fbpx Go directly to content
Feeding the Beast. Part II: Data and Energy


Feeding the Beast. Part II: Data and Energy

27 October

06:00 pm - 07:30 pm

La Casa Encendida
Ronda de Valencia, 2

Online activity

The Dark Side of the Cloud: The Environmental Impact of the Virtual

Digital technologies are a key tool for decarbonising the economy but they also devour vast amounts of energy. Every process—including the transfer, processing and storage of data and the production of devices—uses energy, mainly obtained from fossil fuels.

ICT are responsible for between 5% and 9% of global electricity use (nearly 10% in the EU) and around 3% of greenhouse gas emissions (4.2% in the EU). According to the 2022 Strategic Foresight Report, unless digital technologies are made more energy-efficient, their widespread use will increase energy consumption. Their power consumption will continue to grow, driven by the increasing use and production of devices, demand from networks, data centres and crypto assets, as well as by the increased use of online platforms, search engines, virtual reality, and music and video streaming platforms. However, the report also points out that the deployment of next-generation low-power chips and more efficient connectivity technologies (5G and 6G) might reduce the overall footprint of ICT.

Digital services use vast quantities of energy, much of it derived from coal and natural gas. The billions of files generated by the digital society are supported by an enormous network of gigantic data centres operating 24/7. Besides, the growth in data traffic projected for the coming years will drive a constant increase in devices, equipment and infrastructures.

The EU is promoting digitalisation in the belief that it may play a crucial role in achieving climate neutrality, but the energy issue, especially after the Russian invasion of Ukraine and the disruption to the supply of Russian gas, may force a shift in priorities. This scenario prompts several questions: Will there be enough energy to supply the digital machine? What type of energy will it use? Will we have to simplify and reduce the use of technologies? Will the scarcity of energy and minerals and the impacts of the digital society on the climate and environment lead to a collapse?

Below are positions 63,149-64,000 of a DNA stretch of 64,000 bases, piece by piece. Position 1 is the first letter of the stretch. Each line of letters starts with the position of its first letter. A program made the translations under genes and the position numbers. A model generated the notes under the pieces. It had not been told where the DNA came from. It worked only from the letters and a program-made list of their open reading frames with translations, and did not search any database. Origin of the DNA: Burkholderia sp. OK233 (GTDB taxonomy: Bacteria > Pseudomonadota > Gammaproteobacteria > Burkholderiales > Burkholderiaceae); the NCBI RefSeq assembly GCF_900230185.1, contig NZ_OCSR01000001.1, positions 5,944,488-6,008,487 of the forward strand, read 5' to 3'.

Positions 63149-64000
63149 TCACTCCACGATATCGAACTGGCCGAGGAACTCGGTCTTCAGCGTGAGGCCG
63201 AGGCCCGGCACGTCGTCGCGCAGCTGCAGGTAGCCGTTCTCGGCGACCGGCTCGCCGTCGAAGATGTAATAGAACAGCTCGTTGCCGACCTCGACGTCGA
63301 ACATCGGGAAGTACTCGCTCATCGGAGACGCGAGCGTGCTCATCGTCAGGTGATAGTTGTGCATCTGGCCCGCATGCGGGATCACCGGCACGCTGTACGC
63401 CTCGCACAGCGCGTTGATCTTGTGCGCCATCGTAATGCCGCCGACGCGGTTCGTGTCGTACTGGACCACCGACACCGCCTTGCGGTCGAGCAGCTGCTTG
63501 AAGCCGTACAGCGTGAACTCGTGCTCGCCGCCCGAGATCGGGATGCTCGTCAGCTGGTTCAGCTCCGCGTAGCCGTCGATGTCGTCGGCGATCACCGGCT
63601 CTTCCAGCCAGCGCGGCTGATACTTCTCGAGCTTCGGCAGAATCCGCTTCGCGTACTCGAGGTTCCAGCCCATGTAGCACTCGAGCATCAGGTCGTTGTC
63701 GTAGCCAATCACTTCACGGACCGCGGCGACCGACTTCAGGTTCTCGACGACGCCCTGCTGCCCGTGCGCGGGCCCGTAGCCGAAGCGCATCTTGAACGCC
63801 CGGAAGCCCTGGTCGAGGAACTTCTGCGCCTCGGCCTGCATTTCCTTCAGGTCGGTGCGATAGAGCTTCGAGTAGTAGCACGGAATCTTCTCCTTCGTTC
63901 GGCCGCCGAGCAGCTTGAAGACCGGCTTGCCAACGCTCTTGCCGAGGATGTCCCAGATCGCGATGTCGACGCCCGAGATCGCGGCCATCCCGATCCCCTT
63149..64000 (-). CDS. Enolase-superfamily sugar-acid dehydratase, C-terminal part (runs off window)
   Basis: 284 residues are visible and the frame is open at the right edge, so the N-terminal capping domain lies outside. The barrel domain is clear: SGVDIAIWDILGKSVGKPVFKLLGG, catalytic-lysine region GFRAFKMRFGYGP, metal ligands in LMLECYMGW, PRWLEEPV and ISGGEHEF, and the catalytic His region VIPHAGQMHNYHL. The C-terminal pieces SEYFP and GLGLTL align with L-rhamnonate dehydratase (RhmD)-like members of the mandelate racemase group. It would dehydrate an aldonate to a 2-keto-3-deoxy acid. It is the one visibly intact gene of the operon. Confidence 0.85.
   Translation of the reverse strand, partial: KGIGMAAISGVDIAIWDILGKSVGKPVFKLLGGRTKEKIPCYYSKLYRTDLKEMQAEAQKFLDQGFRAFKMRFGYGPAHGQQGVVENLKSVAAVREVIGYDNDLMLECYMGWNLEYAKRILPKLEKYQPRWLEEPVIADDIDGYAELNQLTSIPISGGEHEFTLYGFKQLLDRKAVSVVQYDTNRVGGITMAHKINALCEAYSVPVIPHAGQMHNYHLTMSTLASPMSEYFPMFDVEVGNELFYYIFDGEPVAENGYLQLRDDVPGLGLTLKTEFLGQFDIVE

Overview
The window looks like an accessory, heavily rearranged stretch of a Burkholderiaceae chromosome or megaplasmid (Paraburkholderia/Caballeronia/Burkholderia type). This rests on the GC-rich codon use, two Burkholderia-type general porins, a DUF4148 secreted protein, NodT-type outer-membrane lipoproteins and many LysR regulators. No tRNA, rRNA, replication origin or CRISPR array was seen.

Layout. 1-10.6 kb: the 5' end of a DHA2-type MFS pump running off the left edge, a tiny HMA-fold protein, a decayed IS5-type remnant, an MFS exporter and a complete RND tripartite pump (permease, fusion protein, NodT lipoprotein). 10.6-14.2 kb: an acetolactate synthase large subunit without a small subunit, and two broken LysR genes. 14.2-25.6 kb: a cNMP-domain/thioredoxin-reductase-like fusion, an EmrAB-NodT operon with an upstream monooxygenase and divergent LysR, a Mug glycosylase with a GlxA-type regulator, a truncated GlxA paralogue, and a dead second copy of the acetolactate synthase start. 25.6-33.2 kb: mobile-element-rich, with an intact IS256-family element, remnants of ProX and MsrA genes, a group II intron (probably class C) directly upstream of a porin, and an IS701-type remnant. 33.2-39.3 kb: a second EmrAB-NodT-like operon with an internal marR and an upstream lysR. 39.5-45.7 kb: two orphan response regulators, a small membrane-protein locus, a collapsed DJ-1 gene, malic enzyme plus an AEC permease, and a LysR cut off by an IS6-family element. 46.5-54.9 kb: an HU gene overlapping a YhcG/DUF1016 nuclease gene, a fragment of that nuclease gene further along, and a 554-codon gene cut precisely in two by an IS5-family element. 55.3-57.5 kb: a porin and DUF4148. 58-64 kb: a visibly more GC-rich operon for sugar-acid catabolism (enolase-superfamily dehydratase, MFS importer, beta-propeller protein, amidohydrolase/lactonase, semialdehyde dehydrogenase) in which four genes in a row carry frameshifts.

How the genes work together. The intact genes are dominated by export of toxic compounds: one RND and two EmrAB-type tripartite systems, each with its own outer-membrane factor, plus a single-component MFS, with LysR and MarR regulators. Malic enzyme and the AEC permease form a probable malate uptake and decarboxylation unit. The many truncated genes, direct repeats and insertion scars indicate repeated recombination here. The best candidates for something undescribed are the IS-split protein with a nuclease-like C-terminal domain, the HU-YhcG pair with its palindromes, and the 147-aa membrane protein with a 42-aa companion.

In this session, 5G technology and crypto currencies provide the basis for examining the issue of energy consumption by the cloud and for reflecting on our complex digital society in the face of an energy crisis and the scarcity of mineral resources.


  • Joseph Tainter is an American anthropologist and historian and a lecturer at Utah State University. He is the author of The Collapse of Complex Societies.
  • Antonio Aretxabala is a geologist, researcher, consultant and independent trainer and collaborator of the University of Zaragoza.
  • María Alegre is an expert in energy transition and climate change. She has managed projects in North America, South America and North Africa.

Organised by the Green European Foundation (GEF) in collaboration with Fundación Transición Verde and La Casa Encendida.

The event will be held in a Zoom room. Once you have registered, you will receive a confirmation email with the login details for the event. Simultaneous Spanish-English translation.

Activities Cycle The Dark Side of the Cloud: The Environmental Impact of the Virtual From 20 October to 03 November Open/close cycle

Don’t miss a thing! Sign up for our


* When providing your data, check the corresponding box that you want to receive the Newsletter.